Researchers from Skoltech, Carnegie Institution of Washington, Howard University, the University of Chicago, and the CAS Institute of Solid State Physics have synthesized K2N6, an exotic compound containing N6 groups and packing explosive amounts of energy. While the team had to create synthesis pressures several times higher than it would take to make the material useful outside the lab as an explosive or rocket propellant, the experiment reported in Nature Chemistry takes us one step closer to what would be technologically applicable.
From TNT to gunpowder, nitrogen is at the heart of most chemical explosives. The reason is that a nitrogen atom has three unpaired electrons itching to form chemical bonds, and putting two such atoms together in an N2 molecule where the atoms share three electron pairs is easily the most energy-efficient way of scratching that itch. This means that compounds that have lots of nitrogen atoms engaged in other, less energetically favorable bonds are constantly on the brink of an explosive reaction yielding N2 gas.
Professor Artem R. Oganov of Skoltech, who was responsible for the calculations in the study reported in this story, comments: “An idea has existed for a long time that pure nitrogen could be the ultimate chemical explosive if synthesized in a form containing no N2 molecules. And indeed, prior research has shown that at pressures of over 1 million atmospheres, nitrogen does form structures where any two adjacent atoms only share one electron pair, not three.”
While such exotic nitrogen crystals certainly could explode, reverting to the familiar triple-bonded N2 gas, their synthesis requires pressures that are too high for any practical applications. This leads researchers to experiment with other nitrogen-rich compounds, such as the one obtained for the first time in the study published today, led by Carnegie’s Alexander F. Goncharov.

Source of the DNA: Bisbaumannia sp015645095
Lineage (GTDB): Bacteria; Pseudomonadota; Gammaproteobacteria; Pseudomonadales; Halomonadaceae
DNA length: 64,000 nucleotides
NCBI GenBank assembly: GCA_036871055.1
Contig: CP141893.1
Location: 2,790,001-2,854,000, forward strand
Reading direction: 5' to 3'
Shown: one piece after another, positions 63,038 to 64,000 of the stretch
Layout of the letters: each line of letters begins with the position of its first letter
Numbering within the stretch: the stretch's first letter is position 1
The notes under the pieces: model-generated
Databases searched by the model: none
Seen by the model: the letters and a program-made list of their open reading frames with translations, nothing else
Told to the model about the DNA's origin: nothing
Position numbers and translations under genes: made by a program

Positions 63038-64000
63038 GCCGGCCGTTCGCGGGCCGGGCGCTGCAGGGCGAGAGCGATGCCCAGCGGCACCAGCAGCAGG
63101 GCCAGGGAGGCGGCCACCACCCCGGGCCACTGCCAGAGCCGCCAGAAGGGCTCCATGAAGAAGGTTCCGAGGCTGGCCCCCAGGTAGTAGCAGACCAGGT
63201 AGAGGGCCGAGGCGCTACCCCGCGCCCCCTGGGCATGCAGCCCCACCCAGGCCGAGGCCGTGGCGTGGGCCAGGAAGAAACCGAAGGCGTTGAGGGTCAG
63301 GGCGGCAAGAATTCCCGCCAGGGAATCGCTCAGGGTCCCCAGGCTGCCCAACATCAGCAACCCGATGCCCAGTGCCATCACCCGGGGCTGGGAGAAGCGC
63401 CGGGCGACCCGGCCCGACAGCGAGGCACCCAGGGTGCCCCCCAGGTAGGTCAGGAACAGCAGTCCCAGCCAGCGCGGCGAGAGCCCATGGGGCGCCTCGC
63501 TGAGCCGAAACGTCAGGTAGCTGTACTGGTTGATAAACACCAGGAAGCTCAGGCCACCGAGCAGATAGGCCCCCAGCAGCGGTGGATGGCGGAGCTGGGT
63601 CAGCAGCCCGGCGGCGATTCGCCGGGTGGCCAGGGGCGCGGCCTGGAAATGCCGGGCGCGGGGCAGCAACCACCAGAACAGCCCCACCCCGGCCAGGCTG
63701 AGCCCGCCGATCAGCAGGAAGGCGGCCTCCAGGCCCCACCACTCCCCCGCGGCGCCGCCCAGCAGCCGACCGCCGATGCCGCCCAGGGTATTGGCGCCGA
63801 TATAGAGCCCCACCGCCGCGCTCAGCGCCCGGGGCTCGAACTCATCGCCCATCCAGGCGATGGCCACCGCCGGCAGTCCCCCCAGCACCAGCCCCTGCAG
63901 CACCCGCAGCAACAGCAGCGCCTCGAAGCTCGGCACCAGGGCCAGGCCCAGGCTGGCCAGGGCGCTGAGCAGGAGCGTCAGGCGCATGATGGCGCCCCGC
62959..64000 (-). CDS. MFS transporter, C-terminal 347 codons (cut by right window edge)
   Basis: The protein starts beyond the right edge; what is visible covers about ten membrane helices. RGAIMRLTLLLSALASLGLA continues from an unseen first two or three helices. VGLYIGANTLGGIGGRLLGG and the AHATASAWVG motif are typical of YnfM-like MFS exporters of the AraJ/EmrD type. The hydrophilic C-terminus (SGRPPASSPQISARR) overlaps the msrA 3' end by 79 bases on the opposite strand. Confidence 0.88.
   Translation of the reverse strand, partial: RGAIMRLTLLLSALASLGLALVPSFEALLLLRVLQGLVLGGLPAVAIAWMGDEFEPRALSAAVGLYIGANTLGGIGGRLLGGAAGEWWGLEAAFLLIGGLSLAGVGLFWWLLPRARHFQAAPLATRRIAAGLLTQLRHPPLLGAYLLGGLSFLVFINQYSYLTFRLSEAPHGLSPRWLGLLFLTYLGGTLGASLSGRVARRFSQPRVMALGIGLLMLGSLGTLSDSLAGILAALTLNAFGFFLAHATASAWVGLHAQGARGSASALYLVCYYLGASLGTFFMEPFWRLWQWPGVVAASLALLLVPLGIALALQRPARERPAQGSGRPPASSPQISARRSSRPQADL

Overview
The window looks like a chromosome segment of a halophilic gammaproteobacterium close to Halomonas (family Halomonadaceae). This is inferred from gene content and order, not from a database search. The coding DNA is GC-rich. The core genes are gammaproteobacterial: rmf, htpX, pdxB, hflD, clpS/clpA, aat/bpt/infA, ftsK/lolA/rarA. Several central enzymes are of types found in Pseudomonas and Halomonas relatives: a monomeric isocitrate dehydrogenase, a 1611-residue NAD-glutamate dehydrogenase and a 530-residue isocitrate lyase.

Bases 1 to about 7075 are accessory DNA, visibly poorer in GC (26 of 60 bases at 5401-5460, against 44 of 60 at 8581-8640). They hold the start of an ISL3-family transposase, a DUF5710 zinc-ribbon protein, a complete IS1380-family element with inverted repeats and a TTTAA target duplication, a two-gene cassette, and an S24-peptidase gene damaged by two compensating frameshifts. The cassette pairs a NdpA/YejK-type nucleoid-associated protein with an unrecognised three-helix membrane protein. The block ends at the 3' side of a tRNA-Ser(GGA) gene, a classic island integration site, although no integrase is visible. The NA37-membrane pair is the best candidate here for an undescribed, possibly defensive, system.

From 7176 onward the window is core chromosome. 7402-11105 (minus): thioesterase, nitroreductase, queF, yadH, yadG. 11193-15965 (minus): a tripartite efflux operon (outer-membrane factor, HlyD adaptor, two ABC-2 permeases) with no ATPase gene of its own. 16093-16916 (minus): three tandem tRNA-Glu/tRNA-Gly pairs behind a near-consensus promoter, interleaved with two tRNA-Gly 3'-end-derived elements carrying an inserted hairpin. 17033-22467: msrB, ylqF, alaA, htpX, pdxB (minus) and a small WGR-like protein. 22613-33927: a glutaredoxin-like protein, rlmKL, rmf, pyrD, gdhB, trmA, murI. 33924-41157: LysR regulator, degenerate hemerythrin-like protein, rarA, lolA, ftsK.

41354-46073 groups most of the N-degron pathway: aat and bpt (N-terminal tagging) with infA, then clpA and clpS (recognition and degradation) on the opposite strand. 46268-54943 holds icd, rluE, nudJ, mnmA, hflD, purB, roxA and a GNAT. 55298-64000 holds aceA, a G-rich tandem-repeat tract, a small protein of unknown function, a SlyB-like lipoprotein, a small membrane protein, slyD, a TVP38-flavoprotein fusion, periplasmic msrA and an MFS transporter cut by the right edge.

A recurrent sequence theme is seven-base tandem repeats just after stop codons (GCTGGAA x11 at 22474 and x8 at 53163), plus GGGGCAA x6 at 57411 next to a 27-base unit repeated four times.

“The compound we synthesized is called potassium nitride and has the formula K2N6. It’s a crystal created at a pressure of 450,000 atmospheres. Once formed, it can persist at about half that pressure,” says Alexander Goncharov, a staff scientist at Carnegie Institution of Washington, where the experiment was run. “In that crystal, the nitrogen atoms assemble into hexagons, where the bond between each two adjacent nitrogens is intermediate between a single and a double bond. The structure of our compound consists of these hexagons alternating with individual potassium atoms that stabilize the nitrogen ‘rings,’ which are the really interesting part.”
The scientists admit that the new material falls short of practical applications, because the synthesis pressure required is still too high — 100,000 atmospheres would be more realistic — but it certainly constitutes a step in the right direction and offers exciting fundamental chemistry insights.
“This new high energy density material is another example of the peculiar chemistry of high pressures,” Oganov says, adding that his recently published study (read more), which revamped the fundamental notion of electronegativity making it applicable under pressure, is a useful framework for making sense of the unusual nitrogen-rich materials, along with other exotic compounds spanning the entire periodic table of elements.